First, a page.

Mental Health Part 1: Helping Conversationally
Over the past 20 years or so public awareness and acceptance of ill mental health has grown enormously. There is vastly improved knowledge of its prevalence and treatment. But there is still much improvement needed. In the context of the Covid pandemic, there is a secondary contagion of mental ill health that to varying degrees affects us all. We are all in this together and together we’ll have to find our way through it. The key is to be proactive and to focus on preventing distress turning into serious mental ill health.
Today’s discussion is about being able to recognise mental health concerns in the workplace early and to help each other. We’ll cover how to conduct what I call a ‘helping conversation’, including options for referral, confidentiality issues and self-care. In Part 2 we’ll explore a couple of practical ideas for managing people with mental health issues at work.
But first, what is mental health? According to the WHO Mental health is ‘a state of well-being in which every individual realizes his or her own potential, can cope with the normal stresses of life, can work productively and fruitfully, and is able to make a contribution to her or his community.’ Clearly, this defines mental health as not only about ill health, but as including thriving, as well as mild to moderate ill health and severe mental health illness.
How prevalent is poor mental health? The global rates are pretty steady. Around 1-in-7 people globally have one or more mental health or substance use disorders each year. So mental ill health at some time in life is pretty normal, with about half of us experiencing it. Most common are the anxiety disorders, but Major Depression is thought to be the second leading cause of disability worldwide. Despite our advances still nearly two-thirds of people with a mental health disorder never seek help that’s available from a health professional.
Overall, there are three main interacting causes of poor mental health: Genetics and Personality, Life History and Psychosocial Factors – the latter being the physical and social environments that impact on our mental health. Obviously, the global pandemic is a very significant and pervasive psychosocial factor impacting us all.
Given we cannot change genetics, nor the past, our emphasis should be on increasing personal resilience and coping strategies, as well as addressing psychosocial risk factors by promoting positive cultures and environments for good mental health, and by helping others who are struggling.
One more thing. It is also important to remember that mental health is complex. The fact that someone doesn’t have a diagnosed mental health condition doesn’t necessarily mean their mental health is positive. Likewise, it’s common that people with diagnoses that are well-treated can have high levels of wellbeing. This uncoupling of diagnoses from good and bad health helps us keep our eye on the ball: if a person is suffering, they warrant our help.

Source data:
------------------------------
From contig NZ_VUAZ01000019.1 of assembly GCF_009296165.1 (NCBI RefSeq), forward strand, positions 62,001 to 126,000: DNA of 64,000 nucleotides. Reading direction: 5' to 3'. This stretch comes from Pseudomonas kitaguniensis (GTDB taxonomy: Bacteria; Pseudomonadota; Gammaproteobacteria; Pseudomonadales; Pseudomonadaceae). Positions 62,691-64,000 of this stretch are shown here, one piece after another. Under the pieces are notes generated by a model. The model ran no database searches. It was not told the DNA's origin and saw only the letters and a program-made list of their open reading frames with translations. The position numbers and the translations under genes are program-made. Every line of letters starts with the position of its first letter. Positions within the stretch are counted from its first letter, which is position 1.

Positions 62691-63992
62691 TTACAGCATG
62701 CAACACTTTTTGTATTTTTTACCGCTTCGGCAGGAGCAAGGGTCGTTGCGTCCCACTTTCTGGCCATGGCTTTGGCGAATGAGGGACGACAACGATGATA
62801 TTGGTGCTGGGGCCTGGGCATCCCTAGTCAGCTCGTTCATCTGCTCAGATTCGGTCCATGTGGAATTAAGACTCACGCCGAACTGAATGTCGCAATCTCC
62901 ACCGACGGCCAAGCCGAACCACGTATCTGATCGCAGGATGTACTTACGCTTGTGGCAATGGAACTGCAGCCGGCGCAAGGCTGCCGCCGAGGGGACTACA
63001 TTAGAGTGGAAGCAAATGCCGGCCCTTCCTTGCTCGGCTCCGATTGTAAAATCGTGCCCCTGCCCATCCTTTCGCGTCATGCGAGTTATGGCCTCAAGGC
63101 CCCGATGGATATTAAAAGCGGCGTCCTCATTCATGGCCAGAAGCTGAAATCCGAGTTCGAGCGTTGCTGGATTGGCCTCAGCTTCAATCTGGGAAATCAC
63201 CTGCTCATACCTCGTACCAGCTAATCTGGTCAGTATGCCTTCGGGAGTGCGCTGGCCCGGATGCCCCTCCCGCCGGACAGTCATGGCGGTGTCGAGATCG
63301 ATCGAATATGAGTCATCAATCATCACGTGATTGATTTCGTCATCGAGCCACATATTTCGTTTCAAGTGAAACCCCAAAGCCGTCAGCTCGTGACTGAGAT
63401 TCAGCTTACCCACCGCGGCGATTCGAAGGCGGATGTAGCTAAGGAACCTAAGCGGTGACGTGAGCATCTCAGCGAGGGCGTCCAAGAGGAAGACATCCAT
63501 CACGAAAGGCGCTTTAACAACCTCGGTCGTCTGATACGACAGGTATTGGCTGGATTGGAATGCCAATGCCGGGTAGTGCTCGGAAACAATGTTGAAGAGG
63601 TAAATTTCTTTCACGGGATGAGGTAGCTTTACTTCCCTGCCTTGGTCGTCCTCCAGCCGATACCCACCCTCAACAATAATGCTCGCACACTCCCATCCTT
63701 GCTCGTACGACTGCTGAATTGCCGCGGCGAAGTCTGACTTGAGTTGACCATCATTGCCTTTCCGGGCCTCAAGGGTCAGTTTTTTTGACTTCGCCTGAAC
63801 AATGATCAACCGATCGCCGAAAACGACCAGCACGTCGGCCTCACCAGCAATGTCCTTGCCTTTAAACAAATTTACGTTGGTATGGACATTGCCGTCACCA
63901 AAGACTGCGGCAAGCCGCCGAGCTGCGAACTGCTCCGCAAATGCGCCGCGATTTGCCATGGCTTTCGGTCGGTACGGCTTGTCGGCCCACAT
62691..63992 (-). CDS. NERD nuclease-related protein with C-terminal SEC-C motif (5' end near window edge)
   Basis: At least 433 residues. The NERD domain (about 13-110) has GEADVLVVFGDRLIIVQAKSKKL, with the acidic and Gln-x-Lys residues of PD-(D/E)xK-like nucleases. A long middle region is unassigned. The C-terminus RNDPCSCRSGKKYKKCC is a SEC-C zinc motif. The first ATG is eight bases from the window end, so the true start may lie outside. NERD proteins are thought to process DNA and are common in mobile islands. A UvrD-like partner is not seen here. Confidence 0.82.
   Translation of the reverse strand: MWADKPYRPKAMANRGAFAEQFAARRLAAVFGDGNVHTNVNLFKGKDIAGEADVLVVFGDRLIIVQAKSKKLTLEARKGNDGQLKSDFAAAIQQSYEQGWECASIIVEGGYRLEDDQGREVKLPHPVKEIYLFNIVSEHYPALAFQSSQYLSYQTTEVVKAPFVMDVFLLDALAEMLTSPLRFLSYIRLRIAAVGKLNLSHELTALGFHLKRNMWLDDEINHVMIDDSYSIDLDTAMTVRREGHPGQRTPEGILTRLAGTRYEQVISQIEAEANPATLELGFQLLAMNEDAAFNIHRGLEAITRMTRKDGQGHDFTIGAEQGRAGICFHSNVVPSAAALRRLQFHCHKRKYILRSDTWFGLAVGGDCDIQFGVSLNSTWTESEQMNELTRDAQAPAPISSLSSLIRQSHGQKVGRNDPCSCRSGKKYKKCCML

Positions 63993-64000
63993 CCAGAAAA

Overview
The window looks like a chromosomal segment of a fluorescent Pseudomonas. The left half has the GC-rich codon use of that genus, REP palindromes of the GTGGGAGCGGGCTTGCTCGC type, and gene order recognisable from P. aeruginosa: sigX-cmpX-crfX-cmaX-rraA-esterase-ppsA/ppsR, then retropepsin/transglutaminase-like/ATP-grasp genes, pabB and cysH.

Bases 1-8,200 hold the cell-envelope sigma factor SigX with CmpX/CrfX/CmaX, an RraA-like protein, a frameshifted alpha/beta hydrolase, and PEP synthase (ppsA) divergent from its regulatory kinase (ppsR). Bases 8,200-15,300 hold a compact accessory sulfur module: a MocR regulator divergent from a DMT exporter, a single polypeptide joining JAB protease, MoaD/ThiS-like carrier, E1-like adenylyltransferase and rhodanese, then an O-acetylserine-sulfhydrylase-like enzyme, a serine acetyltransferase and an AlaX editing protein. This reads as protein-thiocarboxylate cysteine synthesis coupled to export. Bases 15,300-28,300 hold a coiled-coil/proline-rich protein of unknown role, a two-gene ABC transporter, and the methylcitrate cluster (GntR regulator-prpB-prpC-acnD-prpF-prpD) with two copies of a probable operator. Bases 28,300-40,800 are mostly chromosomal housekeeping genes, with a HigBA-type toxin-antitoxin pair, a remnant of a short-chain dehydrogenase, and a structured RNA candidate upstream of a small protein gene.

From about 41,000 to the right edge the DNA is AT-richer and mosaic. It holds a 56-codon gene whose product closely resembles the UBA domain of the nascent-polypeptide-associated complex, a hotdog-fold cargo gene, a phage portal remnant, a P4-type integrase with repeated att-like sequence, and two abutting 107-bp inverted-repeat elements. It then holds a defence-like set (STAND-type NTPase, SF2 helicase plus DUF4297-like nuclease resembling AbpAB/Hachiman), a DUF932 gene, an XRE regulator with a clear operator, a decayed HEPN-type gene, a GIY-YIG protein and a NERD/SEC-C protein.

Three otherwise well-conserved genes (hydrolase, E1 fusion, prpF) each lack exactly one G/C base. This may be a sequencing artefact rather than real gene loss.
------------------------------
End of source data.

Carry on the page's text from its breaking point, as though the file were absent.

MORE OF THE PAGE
So, what are we on the lookout for? The key is to notice negative changes in a person across a range of observable factors. This might include a drop in work performance; withdrawal; a decline in cognitive functions like memory, problem solving or concentration etc. They may be obviously upset or just not themselves. The key thing is that you if you have made these observations and have a feeling that something is wrong, you probably should talk with them about it. You conduct a helping conversation.
Why? Well, we know that being able to talk about one’s stresses or struggles with someone who genuinely cares and who is not judgmental, is incredibly helpful for them. Both kindness and compassion reduce their bodily stress, inflammation, heart rate and blood pressure and opens their mind to more positive coping strategies.
So, having the conversation is the single most important thing to do. You are not diagnosing but telling a person you are concerned and want to help. And you base it on observables which keeps bringing things back to tangible realities. You are not doing therapy or counselling but are primarily listening.
One of the best ways to do this is to use a technique called OARS, where you ask Open questions (and then shut up) and whatever they say you Affirm that this is their reality, perception, experience or understanding. We primarily do this by Reflecting and paraphrasing what they say without judgment or challenge, and when they seem to have told us the most important things, we Summarise so they experience being understood.
Why is this so effective? There is then a natural move (in both people) at this point towards action; towards problem-solving. The most common error is trying to move here too fast before people have had this very validating experience of articulating their reality.
Once that is in place, the conversation becomes much more natural and two-way, and you discuss together action steps. The key here is to mobilise the person towards getting help, whether that is counselling, a GP, a financial adviser, a personal trainer or having conversations about adjustments to one’s work for a period of time.
It is also rarely a single conversation. Often people are not ready to talk straight away. It takes them by surprise and they say they are fine (even if they are not). So don’t try to kick in their door, so to speak, but do persistently tap on their window. Touch base again if you are still concerned. If you have spoken to them, follow up.
Sometimes, especially down the more severe end of the mental health continuum, helping someone can be taxing on us. It’s always a good idea to debrief with someone – of course protecting confidentiality. And speaking of which: never promises absolute confidentiality. If they ask you to tell no-one let them know you agree except if they are at risk to self or others. And let them know you’ll always consult with them about who you’ll talk to and about what.